-As with everything else in life, balance is everything. You goal is to increase your reputation and the reputation of your work, but the strength of social media is that people feel a personal connection with you. You want to focus on your work and similar subjects/type of work, but you need to intersperse enough of “you.” Look at the people you pay attention to online for guidance, if you’re not sure what’s your best mix.
-Do not endlessly repeat yourself. Sure, if you have a reading or a performance scheduled, you want to mention it a few times, but you don’t want to keep tweeting, for instance “The flying spaghetti monster is a threat to third world countries,” with the same link. People will tune you out like a bad Flash ad. Don’t be like a bad Flash ad.
About Blogs: You don’t have to keep one if you don’t want to. If you do, information about your work, and where to buy it or see it should be easy to find. That information must be updated as frequently as it changes. Actual written content, blog posts, should be updated every other week, at a minimum, if you want to gain and keep momentum. When you update your blog, you can and should post that information, along with the link, to Facebook, Twitter and any and all other social media or appropriate online groups where you have a presence.
All of this leads to branding which sounds highly impersonal or like something you do to cattle, but it’s just about creating a consistent image. As I’ve said before, you don’t want to be known for your shoe collection unless you’re a shoe designer. Similarly, you don’t want people to say “I think she does some sort of writing,” but rather, “She writes complex stories set in a far future in which evolved elephants are the dominant form of life.” Or whatever it is. If you’re writing a blog, use a consistent voice. If you use social media, keep to a tight, core set of subjects, preferably those that relate to your art or major themes. If you have a Web site, a line of merchandise or any other visual material, keep to a consistent design and/or set of colors. You want people to be able to identify you easily. That’s all.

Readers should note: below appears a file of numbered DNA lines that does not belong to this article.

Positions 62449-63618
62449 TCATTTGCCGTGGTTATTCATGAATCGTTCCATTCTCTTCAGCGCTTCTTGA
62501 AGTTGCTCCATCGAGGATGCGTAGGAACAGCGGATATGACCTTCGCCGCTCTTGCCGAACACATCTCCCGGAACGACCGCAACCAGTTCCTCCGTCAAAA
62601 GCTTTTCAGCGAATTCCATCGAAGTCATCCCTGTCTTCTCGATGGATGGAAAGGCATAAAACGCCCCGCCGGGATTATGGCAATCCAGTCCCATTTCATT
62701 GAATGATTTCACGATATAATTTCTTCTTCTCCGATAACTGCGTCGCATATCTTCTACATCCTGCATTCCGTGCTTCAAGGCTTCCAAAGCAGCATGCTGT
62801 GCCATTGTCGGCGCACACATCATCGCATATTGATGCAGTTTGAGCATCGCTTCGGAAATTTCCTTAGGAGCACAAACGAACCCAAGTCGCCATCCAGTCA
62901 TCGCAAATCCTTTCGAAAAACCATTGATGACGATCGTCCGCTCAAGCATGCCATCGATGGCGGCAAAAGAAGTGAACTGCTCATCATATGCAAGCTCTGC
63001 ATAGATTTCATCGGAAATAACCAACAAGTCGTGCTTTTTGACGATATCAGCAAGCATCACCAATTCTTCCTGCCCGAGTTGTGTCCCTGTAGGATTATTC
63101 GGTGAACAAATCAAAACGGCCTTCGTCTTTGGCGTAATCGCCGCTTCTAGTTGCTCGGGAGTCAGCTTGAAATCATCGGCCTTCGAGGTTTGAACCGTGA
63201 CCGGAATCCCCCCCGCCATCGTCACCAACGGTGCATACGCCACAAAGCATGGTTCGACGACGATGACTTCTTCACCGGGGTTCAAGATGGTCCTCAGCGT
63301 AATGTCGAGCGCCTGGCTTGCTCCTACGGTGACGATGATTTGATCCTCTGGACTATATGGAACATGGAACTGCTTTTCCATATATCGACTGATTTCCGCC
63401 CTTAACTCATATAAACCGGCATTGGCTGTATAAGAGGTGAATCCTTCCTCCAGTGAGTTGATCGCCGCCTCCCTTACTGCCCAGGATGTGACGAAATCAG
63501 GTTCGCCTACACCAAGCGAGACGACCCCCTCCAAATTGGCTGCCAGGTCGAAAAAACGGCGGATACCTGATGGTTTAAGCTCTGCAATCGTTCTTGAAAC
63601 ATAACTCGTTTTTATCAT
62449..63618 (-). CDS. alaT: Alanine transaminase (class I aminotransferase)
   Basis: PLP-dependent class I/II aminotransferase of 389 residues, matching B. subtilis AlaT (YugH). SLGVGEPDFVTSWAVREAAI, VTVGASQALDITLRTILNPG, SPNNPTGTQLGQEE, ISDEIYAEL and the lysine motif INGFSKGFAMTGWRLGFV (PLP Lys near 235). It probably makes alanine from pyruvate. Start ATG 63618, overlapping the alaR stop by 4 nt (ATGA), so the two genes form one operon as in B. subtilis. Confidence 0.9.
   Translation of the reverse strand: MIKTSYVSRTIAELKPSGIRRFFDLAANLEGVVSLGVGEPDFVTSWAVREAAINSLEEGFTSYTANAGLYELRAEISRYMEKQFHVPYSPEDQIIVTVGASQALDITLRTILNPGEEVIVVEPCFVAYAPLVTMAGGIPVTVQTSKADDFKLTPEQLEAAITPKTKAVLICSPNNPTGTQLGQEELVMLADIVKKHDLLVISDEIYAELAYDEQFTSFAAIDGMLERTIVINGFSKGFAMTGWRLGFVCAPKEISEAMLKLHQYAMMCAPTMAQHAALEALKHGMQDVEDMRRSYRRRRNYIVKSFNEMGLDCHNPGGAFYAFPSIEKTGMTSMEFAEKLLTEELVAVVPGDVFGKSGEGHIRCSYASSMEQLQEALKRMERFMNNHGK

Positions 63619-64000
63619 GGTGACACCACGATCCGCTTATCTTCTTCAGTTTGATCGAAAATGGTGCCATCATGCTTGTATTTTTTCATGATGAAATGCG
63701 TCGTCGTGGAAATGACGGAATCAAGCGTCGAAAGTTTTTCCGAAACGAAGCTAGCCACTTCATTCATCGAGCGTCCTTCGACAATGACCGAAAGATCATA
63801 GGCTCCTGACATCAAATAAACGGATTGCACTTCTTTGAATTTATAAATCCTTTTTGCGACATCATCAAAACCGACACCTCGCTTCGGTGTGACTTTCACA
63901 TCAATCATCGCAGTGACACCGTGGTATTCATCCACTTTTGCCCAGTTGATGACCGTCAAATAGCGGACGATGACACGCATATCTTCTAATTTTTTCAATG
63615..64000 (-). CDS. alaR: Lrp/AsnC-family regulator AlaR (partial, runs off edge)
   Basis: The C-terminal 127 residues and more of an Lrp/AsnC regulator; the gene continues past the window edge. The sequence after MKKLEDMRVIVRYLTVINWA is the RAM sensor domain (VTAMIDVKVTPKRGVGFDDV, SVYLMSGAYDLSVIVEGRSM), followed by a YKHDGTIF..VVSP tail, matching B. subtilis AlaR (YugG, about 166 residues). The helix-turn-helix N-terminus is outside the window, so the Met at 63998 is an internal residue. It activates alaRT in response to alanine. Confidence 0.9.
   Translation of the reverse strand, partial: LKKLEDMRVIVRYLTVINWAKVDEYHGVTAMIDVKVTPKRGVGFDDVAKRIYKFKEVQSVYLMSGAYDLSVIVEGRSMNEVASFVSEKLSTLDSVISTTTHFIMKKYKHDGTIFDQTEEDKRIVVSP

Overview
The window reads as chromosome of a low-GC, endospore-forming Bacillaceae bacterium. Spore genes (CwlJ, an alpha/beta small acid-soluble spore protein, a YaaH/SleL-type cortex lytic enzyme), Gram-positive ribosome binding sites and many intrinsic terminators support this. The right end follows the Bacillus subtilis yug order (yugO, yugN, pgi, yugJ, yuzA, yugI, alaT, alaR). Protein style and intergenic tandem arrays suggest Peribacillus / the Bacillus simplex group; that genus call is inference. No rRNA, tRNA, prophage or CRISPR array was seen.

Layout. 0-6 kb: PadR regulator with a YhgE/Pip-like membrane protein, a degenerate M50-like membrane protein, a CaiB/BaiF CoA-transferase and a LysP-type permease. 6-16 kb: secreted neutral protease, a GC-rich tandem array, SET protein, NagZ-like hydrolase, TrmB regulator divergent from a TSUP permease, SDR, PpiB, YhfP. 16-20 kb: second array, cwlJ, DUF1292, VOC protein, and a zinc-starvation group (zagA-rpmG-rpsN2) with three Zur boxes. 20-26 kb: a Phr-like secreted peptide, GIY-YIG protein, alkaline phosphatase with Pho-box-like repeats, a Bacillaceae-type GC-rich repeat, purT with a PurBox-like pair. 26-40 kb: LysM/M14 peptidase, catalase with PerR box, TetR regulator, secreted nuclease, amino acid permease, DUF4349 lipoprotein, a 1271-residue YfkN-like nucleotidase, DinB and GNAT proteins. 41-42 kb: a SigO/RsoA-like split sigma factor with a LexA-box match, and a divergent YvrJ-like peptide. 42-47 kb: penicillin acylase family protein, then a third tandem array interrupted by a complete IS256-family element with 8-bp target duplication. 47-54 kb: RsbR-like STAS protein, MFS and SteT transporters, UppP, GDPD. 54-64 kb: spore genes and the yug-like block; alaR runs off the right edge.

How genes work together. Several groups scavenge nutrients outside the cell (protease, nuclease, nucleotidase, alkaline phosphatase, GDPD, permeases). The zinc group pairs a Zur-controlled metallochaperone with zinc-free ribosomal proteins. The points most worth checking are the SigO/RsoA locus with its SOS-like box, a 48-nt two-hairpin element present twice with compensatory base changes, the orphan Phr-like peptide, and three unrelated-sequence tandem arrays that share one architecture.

Some people like using promotional items. They can be fun and are especially effective when they relate to the project you’re promoting. They can also be a waste of money. I once worked with a writer who had teabags imprinted with the name of his book, which had nothing to do with tea. On a more positive note, I once sent out bags of catnip imprinted with the name of a cat mystery. They were a hit, and at least one major reviewer called to say that she would have overlooked the book except for the catnip. It’s fine to think outside of the box, but promotional items should somehow be tied to the thing you’re promoting, should create an instant and positive association for the recipient, and should keep the demographic of your audience in mind. One of the best ways to use promotional items is with a contest, which can be simple: the first five people to e-mail you with the name of your novel in the subject, or the first five people to send a tweet with the name of your play. You don’t even need a special promotional item, but can offer a copy of your book, tickets to your play or an invitation to the opening night of your gallery show.
The next and last blog post will recap everything to date, talk about the signal to noise ratio and the rule of six, and discuss how to know when and if you need to hire a pro.
Eleanor Lang is a publicity and marketing professional and much of her experience has been working with writers. She spent many years in (primarily) science fiction publishing, working for Tor, Ace, and Del Rey Books, where, in addition to public relations duties, she founded the Impact line of seminal reprints. She has also worked with technology, games and comic book companies. Lang has worked with several start-ups, including the now defunct Manifesto Games, and in that capacity has worked on business and marketing plans, written web copy and been a liaison with investors. She lives in Brooklyn and is now a freelance writer and PR/media consultant.